In his Rockies debut, in Saturday night's 7-3 loss to the Astros, Chatwood showed both promise and areas that need improvement in two innings of work, striking out three but giving up two runs. Houston's Chris Johnson doubled with one out in the sixth and later scored, and Travis Buck tripled to open the seventh and would also go on to score.
HOUSTON -- The Rockies are intrigued by successful starting pitchers who spent significant time in the bullpen at the start of their careers. It was the way of the successful Orioles teams in the 1970s, and such pitchers as the Mets' Johan Santana and the Cardinals' Adam Wainwright did just fine after some relief time. The Rockies are experimenting with a similar plan for right-hander Tyler Chatwood. It's not as if Chatwood, 22, doesn't have experience. Last year he threw 142 innings for the Angels, who had an injury-riddled rotation. But the Rockies are carrying Chatwood in the bullpen to start this season and will use him in low-pressure situations initially.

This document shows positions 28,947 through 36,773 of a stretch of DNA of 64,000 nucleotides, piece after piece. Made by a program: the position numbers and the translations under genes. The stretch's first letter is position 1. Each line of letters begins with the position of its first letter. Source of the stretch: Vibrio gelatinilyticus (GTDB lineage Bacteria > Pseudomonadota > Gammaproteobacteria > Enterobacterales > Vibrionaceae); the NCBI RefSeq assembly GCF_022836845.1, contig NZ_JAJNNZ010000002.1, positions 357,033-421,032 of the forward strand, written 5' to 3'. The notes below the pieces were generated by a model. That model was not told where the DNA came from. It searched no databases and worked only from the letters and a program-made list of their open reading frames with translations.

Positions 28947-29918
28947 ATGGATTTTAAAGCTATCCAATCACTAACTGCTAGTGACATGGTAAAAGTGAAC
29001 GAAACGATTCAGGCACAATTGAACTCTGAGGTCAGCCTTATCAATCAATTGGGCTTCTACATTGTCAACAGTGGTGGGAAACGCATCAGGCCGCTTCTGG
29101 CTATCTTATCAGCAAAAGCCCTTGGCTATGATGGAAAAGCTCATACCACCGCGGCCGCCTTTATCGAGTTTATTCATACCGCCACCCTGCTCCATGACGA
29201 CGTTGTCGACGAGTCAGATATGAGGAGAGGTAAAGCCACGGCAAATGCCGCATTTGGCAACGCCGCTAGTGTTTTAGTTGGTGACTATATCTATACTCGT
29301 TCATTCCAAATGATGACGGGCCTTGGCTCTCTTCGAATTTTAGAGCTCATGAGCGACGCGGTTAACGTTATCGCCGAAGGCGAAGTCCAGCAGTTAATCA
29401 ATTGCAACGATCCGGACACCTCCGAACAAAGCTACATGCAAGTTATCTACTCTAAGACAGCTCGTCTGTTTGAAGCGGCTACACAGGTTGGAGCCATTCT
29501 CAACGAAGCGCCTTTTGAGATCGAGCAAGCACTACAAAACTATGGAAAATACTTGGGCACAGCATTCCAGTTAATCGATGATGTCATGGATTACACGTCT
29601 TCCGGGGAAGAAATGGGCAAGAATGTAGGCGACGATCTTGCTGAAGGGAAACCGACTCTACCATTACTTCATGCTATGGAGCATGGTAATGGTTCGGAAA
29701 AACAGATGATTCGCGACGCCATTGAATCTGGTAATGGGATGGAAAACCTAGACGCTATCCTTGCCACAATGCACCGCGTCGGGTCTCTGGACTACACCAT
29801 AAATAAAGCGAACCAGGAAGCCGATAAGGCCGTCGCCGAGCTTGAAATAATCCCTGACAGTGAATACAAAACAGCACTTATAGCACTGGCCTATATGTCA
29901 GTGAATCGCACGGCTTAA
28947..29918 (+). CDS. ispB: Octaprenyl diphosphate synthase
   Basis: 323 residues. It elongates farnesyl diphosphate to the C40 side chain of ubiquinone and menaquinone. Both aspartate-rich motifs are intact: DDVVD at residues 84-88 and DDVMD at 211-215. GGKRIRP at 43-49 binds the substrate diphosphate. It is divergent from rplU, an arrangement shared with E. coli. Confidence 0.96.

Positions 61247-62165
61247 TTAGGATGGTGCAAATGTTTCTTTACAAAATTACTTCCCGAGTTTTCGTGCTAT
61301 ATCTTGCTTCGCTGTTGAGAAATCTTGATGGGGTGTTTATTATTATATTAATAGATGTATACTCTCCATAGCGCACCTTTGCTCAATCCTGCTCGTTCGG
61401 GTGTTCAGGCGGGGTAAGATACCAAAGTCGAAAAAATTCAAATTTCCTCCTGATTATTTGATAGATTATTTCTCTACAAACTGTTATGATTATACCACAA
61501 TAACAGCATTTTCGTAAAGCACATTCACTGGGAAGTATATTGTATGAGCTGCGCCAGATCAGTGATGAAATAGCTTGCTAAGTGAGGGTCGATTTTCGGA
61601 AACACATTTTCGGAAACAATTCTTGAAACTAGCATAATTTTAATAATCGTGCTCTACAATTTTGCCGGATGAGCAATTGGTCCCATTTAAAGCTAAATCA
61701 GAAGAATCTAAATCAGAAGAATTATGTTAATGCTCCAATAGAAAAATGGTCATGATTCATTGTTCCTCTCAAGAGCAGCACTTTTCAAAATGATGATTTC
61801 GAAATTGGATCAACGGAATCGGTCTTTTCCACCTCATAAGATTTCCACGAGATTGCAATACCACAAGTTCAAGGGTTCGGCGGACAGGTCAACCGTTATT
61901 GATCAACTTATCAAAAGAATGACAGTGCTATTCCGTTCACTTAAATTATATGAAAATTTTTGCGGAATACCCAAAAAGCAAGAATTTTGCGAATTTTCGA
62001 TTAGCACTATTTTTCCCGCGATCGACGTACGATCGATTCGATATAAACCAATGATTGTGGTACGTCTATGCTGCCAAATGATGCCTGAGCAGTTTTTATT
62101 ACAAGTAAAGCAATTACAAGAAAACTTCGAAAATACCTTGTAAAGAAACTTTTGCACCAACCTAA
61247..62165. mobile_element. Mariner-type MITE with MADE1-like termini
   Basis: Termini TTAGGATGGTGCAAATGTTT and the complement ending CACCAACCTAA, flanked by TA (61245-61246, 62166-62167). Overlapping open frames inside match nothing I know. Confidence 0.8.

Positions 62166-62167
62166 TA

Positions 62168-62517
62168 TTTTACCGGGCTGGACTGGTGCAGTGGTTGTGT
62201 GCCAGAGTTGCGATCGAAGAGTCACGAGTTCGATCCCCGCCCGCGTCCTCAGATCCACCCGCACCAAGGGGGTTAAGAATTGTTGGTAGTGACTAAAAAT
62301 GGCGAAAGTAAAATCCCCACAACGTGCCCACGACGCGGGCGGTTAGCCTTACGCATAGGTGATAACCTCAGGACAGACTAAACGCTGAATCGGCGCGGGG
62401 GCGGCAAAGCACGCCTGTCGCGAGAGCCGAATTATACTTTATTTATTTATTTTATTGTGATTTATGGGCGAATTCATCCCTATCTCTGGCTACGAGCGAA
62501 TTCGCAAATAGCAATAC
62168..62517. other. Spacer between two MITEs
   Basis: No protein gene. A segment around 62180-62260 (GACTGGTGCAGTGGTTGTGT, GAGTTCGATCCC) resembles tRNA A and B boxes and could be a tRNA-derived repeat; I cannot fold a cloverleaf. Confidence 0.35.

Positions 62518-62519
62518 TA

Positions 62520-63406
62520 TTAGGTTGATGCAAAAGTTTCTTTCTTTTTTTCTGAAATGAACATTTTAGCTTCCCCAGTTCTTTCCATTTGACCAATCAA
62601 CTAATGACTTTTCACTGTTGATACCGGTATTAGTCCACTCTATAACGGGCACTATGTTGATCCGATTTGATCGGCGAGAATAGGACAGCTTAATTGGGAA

Chatwood has a power pitcher's approach but ran into problems putting away hitters during his Spring Training starts. Sometimes pitching out of the bullpen makes a pitcher more aggressive early in counts, and that aggressiveness carries him through. "It's a different mentality," said Chatwood, who went 6-11 with a 4.75 ERA in 27 games, including 25 starts, for the Angels, and was traded to the Rockies for catcher Chris Iannetta during the offseason. "You've got to use all your pitches. You can't really try to save a pitch for the second or third time around. You go with the best pitches that you have that day. "I came out of the bullpen a little bit last year in September when the starter got roughed up a little bit. Last year, when I was in the bullpen in September, I had a chance to talk to Dan Haren, who came out of the bullpen early in his career. He said it's a matter of making some pitches, building up some success and eventually getting back into the rotation." General manager Dan O'Dowd said that the Rockies will see how the plan works. "We looked at all of them, and none of us are smart enough, and I'm not smart enough, to know how all this is going to play out," O'Dowd said. "We'd love to bring Tyler along, because he showed us early in camp such electric stuff. Now, later in camp, there was a lot of inconsistency. He's going to be a work in progress."